Written evidence submitted by The Royal College of Radiologists (DHS0025)
About the RCR
- The Royal College of Radiologists (RCR) is the professional membership body for doctors specialising in the fields of clinical radiology (including interventional radiology) and clinical oncology. We provide leadership to improve the standard of medical practice and training across both disciplines.
- We engage with our Fellows, members and multiple clinical partners, combining the latest research to improve training and the development of guidelines to support clinical radiology and clinical oncology patient care. This enables us to effectively educate and support doctors throughout their career by providing practical guidance and supporting individuals and their clinical services to facilitate better patient outcomes.
- Across the four policy areas under consideration by the Expert Panel, we have chosen to submit comments for the two commitments under the fourth policy area: “Workforce literacy and the digital workforce”. As we have no specific comments on existing strategies pertaining to these two commitments, or on the roll out of training for social care services, our comments relate to the remaining three categories of “evidence required” detailed on p. 5 of the Planning Grid.
- Three of our Officers attended the Digitisation roundtable events prior to this written stage of the consultation.
- The qualitative elements discussed below have come from feedback received from Officers of the College, as well as our Insight Panel. The Insight Panel is a group of doctors, made up of RCR Fellows and members, both practising and retired, from across the world, who have agreed to respond to surveys from the RCR. We recently ran an Insight Panel survey on equipment needs and digital connectivity, in which we received valuable anonymous qualitative feedback and quantitative responses.
- The current state of the IT and digital workforce presents significant challenges. Our specialties experience a chronic lack of IT support staff and oftentimes, the same people who are responding to everyday queries are also often expected to be doing the strategy work.
- Discussions of IT and digital workforce requirements should ideally consider the broader context of the infrastructure in which they operate. The Insight Panel survey revealed that in England, 49% of clinical radiologists (CRs) and 21% of clinical oncologists (COs) said they do not have the equipment they need to deliver a safe and effective service for patients in their department or cancer centre. Furthermore, only 32% of CRs and 54% COs said their equipment is fit for purpose with the rest saying it is substandard or only acceptable to some extent.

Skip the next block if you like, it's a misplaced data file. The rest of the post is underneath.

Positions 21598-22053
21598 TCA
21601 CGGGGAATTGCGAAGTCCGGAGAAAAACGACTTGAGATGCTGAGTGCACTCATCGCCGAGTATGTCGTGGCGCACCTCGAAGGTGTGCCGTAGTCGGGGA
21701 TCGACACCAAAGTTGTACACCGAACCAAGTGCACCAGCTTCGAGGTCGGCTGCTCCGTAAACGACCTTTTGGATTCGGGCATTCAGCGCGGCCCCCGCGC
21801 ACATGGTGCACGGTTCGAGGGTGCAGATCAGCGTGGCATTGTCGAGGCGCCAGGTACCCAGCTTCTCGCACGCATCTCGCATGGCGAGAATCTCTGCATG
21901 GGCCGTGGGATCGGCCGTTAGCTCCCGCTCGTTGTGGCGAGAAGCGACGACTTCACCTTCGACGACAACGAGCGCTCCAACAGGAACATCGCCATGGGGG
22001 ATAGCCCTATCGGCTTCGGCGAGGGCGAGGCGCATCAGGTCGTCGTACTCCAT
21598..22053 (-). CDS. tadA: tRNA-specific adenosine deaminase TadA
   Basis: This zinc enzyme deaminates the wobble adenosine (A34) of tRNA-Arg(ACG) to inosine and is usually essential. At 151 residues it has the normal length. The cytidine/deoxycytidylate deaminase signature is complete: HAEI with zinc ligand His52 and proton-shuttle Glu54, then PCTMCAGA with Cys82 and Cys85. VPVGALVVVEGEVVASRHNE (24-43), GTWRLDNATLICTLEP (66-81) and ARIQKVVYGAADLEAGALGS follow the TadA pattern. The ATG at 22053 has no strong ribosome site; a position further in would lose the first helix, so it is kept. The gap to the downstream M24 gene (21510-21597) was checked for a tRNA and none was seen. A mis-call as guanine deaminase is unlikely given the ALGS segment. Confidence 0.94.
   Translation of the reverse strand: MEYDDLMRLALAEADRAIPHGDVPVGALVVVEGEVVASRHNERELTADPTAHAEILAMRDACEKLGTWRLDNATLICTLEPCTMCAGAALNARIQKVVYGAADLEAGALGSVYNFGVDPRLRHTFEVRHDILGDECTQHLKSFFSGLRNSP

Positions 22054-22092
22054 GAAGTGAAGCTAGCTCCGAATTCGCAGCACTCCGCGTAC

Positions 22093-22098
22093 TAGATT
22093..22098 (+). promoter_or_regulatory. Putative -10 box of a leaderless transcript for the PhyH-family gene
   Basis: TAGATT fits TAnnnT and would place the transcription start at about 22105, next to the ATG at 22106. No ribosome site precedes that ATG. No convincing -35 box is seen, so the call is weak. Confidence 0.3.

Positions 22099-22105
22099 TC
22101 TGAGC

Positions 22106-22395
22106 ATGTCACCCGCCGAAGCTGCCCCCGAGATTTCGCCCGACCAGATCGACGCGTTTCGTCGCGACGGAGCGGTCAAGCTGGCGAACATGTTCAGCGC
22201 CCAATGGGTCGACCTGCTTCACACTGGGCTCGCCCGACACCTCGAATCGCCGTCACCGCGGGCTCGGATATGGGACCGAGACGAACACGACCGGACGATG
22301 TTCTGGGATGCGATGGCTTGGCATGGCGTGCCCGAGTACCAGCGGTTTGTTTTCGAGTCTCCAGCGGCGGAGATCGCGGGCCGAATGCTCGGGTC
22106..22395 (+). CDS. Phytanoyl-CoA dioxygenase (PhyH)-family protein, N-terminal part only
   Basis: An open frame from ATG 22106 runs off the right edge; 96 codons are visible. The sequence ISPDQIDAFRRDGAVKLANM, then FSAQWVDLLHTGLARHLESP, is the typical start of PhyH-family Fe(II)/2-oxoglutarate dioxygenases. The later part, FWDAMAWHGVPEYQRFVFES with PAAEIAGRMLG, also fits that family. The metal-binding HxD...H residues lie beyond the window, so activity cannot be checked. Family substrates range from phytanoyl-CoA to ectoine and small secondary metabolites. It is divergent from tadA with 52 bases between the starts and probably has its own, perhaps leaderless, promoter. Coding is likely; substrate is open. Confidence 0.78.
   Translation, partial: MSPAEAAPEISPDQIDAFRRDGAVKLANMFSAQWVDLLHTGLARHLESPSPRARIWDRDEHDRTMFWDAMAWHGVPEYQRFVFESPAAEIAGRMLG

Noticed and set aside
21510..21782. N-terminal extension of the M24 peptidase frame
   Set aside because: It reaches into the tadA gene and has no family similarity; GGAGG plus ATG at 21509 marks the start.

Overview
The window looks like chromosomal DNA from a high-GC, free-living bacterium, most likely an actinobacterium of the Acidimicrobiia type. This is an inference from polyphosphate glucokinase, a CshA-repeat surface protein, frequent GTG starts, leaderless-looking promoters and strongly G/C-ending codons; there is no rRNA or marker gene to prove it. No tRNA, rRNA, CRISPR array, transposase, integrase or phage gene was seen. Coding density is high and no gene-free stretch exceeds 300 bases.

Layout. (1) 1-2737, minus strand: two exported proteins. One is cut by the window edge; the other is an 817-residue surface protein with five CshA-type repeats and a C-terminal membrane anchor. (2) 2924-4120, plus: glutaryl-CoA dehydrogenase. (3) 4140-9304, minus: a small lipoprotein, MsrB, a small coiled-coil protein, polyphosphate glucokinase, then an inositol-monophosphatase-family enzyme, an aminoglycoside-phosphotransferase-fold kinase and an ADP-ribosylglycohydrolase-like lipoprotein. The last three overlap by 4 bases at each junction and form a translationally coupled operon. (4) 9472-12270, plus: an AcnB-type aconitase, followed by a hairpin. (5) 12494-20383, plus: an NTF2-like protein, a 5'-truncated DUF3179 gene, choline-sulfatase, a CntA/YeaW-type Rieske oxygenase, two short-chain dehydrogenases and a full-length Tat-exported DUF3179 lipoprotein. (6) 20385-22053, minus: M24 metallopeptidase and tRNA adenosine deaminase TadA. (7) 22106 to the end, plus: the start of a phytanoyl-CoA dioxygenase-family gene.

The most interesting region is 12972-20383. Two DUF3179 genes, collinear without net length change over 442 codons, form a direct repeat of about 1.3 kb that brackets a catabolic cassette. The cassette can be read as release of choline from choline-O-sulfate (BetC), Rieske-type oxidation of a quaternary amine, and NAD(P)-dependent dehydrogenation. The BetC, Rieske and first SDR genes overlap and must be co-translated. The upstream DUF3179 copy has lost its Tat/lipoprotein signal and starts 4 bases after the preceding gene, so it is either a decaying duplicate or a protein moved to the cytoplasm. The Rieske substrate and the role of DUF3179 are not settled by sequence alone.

Impacts of limited workforce (I)
- The result of this is that:
- Digital strategy is often rushed and poorly thought through, and that project work is extremely slow.
- Frontline health workers waste huge amounts of time with poorly functioning systems and suboptimal interoperability.
- Systems are not used to their full advantage because there is not enough on the ground training capacity.
- It is very hard to implement any new solutions, such as artificial intelligence (AI), because IT staff don’t have the time or head space to do this. AI is developing very rapidly and has a great deal to offer in terms of saving staff time and patient safety.
- When a lack of dedicated IT support is coupled with known infrastructure challenges, such as those described by our Panel, the severity of IT failures can have impacts for the hospital (e.g. capacity), patients (e.g. being diverted elsewhere) and staff (e.g. added stress).
Impacts of limited workforce (II): IT support
- Significant time is wasted waiting for basic IT support. A lack of available and/or immediate technical support can often lead to long delays in getting minor hardware/software faults fixed and requests to be resolved. This can be difficult particularly in busy clinics.
- Some respondents to the Insight Panel reported finding it difficult to access on-site in hours IT support and on-site/off-site IT support out of hours. Having more reliable and continued IT support for in house and remote delivery of service would be beneficial, including for radiology teams, which some respondents claimed needed more technology support than general IT support teams could manage.
- Data is also important and currently it is difficult to compare centres and identify best practice, because the codes we use are not comparable in radiology. One area where data is particularly poor is in the field of interventional radiology (minimally invasive, image guided procedures). These interventions do not map through to the Hospital episode statistics (HES data) and therefore vital information about mortality and morbidity is not available in this large and rapidly expanding field.
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